Taiwan is among the three best-performing countries in fighting against corruption in the Asia-Pacific region, according to new report.

Between July 2015 and January 2017, Berlin-based international NGO Transparency International interviewed 21,861 people living in 16 countries, regions or territories in the Asia Pacific region to gauge the success of the fight against corruption.

The 38-page report, “People and Corruption: Asia Pacific — Global Corruption Barometer,” was released on March 7. It found that when asked about how corruption had changed in the past year, only 22 percent of respondents believed it had decreased and 40 percent thought the level had increased. The situation in China appears to have worsened the most, with 73 percent of respondents in China saying the level has increased over the past three years.

The NGO also asked people about their experience with bribery. More than one in four surveyed have paid a bribe to access public services, which potentially amounts to more than 900 million people across the region. Public services include accessing public schools, public clinics or hospitals, official documents, utility services, the police and the courts. The situation is worst in India with a 69 percent bribery rate. Taiwan was among the countries with a lower rate at 6 percent.

While 30 percent of the respondents who have paid a bribe said that the cash went to the police, those in Taiwan said bribes were mostly used to access public schools and utilities. The report also found that people with higher incomes in Taiwan were more likely to pay bribes.

Respondents believed the best way to combat corruption is to report instances of corruption and refuse to pay bribes.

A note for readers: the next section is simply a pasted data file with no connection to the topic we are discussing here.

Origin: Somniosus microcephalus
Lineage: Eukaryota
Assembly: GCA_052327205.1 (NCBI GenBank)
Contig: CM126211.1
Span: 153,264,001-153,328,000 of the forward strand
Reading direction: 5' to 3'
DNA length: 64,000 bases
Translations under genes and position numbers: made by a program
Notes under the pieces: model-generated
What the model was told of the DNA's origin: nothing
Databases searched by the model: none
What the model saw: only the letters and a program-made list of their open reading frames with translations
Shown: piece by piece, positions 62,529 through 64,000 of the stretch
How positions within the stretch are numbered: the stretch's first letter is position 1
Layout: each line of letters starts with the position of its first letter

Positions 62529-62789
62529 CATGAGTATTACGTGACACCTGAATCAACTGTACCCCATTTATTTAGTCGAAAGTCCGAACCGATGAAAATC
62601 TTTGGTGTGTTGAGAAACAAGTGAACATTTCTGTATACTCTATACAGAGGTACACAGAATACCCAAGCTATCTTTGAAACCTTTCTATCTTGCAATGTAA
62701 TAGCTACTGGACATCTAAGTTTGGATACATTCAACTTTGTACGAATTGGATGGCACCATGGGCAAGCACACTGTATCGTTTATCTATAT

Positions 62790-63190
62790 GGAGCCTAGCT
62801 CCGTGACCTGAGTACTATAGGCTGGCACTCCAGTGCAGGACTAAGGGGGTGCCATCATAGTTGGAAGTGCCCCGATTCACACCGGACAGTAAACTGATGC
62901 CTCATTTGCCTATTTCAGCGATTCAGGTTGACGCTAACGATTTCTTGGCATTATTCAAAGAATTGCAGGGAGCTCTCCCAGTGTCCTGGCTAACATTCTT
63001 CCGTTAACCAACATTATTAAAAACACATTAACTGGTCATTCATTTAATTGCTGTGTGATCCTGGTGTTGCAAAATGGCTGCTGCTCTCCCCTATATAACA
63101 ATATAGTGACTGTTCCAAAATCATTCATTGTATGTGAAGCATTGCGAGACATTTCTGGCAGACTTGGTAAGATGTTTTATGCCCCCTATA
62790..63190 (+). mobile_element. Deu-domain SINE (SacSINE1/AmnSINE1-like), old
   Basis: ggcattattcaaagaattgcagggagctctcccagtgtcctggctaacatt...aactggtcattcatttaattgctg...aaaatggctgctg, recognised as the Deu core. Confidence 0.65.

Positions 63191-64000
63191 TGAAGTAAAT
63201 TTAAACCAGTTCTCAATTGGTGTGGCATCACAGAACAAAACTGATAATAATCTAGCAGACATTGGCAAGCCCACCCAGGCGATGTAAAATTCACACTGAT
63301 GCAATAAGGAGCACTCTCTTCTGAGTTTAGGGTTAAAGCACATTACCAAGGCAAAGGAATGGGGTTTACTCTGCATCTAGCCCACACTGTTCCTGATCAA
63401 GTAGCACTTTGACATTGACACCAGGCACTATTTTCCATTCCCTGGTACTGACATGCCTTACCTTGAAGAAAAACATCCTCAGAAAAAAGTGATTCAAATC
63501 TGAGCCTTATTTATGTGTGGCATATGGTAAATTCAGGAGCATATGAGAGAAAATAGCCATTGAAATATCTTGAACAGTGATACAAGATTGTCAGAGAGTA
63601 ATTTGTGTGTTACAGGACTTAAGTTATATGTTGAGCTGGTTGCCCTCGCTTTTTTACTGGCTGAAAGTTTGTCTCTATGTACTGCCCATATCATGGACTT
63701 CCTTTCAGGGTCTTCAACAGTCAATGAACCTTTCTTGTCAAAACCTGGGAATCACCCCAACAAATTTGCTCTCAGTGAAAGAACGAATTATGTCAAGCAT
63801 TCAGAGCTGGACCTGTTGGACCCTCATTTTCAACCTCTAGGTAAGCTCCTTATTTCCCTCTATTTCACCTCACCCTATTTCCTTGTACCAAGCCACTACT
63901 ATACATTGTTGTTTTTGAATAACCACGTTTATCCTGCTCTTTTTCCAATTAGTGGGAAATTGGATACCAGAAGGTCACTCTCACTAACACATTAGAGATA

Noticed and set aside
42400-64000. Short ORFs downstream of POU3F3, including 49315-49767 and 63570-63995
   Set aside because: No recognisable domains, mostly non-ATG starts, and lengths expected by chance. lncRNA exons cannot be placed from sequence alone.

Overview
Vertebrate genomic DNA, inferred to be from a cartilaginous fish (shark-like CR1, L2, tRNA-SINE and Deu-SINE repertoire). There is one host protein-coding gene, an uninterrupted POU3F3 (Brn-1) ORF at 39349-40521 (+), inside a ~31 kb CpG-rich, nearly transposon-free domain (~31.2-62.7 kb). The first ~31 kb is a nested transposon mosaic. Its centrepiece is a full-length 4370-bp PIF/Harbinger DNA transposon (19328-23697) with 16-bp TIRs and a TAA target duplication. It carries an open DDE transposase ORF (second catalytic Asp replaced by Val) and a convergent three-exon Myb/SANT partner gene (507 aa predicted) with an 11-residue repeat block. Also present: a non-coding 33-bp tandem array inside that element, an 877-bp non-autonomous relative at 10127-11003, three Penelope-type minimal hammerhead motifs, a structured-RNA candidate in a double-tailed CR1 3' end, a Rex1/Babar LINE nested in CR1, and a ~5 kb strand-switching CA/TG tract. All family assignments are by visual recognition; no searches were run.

People were also asked whether or not they felt empowered in the fight against corruption, and a majority of 63 percent agreed they were empowered. Those in Australia, Taiwan (ranking second at 79 percent) and Indonesia felt most empowered, and people in Pakistan least. The question was not asked in China.

The survey concludes that Australia, Taiwan and Sri Lanka had the most positive ratings. “In these countries, few people felt that corruption was increasing, many people felt empowered to help fight against corruption and bribery rates were very or fairly low,” reads the report.

But it also says there are areas that need improvement, such as 54 percent of Taiwan respondents saying the government is doing a poor job of fighting corruption.

Malaysia and Vietnam performed worst without a single positive rating.

Governments in the Asia-Pacific region collectively committed to take action against corruption in 1999, when the Anti-Corruption Initiative for Asia-Pacific was launched with the support of the Asian Development Bank (ADB) and the Organisation for Economic Co-operation and Development (OECD).

The U.N. has also urged governments to tackle corruption, which the international organization believes is key to achieving the U.N. Sustainable Development Goals (SDGs) that aim to ensure peace and prosperity for all.

“Corruption has disastrous impacts on development when funds that should be devoted to schools, health clinics and other vital public services are instead diverted into the hands of criminals or dishonest officials,” said U.N. Secretary-General Ban Ki-moon on Dec. 9, 2015, also Anti-Corruption Day.

Editor: Edward White